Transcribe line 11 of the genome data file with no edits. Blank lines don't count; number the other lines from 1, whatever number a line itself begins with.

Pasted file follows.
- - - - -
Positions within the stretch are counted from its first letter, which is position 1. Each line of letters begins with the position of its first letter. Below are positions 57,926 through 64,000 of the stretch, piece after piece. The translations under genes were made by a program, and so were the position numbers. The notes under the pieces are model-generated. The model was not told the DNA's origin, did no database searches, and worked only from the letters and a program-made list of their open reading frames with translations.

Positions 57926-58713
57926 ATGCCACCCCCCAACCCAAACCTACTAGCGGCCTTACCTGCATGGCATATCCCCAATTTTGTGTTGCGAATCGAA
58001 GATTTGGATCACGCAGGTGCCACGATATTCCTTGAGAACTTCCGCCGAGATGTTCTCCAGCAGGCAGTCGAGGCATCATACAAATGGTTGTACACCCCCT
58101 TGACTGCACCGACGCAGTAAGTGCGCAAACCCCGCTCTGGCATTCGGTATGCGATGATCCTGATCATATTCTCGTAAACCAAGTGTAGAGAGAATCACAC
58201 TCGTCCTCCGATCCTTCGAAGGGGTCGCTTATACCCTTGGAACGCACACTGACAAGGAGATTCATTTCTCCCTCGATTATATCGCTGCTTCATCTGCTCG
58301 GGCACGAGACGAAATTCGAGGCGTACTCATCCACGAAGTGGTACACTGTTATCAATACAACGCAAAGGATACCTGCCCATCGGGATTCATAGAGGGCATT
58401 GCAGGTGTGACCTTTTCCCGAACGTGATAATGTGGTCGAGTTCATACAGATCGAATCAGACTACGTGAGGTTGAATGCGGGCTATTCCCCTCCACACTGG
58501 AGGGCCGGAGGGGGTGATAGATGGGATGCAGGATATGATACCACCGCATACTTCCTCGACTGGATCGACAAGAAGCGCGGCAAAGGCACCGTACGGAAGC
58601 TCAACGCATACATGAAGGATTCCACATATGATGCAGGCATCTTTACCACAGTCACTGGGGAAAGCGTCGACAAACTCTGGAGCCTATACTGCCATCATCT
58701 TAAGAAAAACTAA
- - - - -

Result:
58701 TAAGAAAAACTAA